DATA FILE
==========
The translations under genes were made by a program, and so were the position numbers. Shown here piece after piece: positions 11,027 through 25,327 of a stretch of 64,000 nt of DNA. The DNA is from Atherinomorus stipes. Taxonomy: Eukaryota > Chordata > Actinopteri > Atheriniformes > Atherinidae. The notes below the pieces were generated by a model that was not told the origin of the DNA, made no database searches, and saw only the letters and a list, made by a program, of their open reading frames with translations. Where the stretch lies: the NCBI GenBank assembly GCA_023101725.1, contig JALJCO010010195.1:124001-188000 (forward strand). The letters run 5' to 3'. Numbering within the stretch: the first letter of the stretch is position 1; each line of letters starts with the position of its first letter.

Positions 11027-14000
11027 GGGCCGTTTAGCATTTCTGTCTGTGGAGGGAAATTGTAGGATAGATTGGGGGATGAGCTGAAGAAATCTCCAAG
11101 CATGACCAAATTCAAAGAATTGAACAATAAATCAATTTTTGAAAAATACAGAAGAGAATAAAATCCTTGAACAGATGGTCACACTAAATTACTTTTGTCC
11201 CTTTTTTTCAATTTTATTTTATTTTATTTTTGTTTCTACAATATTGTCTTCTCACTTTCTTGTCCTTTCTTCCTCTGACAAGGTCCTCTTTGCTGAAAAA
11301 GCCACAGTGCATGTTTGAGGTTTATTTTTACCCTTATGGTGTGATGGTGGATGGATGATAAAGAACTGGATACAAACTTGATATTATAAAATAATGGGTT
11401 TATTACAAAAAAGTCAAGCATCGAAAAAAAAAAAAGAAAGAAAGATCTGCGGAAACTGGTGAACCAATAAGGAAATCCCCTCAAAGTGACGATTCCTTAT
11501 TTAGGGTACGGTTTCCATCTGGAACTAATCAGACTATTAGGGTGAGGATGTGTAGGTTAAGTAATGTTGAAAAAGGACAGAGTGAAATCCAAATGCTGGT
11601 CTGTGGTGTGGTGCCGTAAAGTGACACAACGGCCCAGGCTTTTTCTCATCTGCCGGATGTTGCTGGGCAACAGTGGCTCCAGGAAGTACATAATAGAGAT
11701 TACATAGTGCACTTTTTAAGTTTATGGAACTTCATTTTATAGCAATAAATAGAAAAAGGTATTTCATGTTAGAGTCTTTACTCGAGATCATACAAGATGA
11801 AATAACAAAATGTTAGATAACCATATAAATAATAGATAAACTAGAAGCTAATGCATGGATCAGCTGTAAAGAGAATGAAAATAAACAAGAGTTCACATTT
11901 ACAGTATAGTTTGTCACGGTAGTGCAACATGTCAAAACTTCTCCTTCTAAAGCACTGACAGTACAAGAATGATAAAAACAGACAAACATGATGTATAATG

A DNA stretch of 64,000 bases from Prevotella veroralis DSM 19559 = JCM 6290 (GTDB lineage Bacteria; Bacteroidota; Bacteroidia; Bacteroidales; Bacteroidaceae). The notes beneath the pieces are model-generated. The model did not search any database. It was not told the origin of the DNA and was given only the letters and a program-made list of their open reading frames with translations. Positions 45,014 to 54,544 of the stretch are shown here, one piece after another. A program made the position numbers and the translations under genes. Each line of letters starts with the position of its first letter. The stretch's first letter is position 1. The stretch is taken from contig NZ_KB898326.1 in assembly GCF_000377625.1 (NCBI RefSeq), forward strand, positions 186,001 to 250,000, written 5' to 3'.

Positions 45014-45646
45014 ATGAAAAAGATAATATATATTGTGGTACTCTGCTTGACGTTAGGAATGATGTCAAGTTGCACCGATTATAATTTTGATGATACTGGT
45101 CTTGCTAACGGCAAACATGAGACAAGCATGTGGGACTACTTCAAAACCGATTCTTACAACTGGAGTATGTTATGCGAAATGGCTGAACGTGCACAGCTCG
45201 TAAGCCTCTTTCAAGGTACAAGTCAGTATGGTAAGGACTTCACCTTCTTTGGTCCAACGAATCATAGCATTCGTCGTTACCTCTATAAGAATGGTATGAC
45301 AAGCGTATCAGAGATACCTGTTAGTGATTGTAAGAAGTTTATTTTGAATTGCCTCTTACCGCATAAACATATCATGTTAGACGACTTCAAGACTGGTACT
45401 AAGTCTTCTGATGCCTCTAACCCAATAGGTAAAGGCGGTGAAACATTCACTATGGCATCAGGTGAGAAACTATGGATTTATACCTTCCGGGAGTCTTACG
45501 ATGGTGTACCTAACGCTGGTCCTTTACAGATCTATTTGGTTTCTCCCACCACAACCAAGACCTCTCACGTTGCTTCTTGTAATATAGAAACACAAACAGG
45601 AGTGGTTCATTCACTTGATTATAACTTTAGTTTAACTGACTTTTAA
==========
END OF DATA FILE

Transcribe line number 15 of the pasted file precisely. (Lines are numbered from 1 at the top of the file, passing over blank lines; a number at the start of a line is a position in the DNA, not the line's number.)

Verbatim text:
45014 ATGAAAAAGATAATATATATTGTGGTACTCTGCTTGACGTTAGGAATGATGTCAAGTTGCACCGATTATAATTTTGATGATACTGGT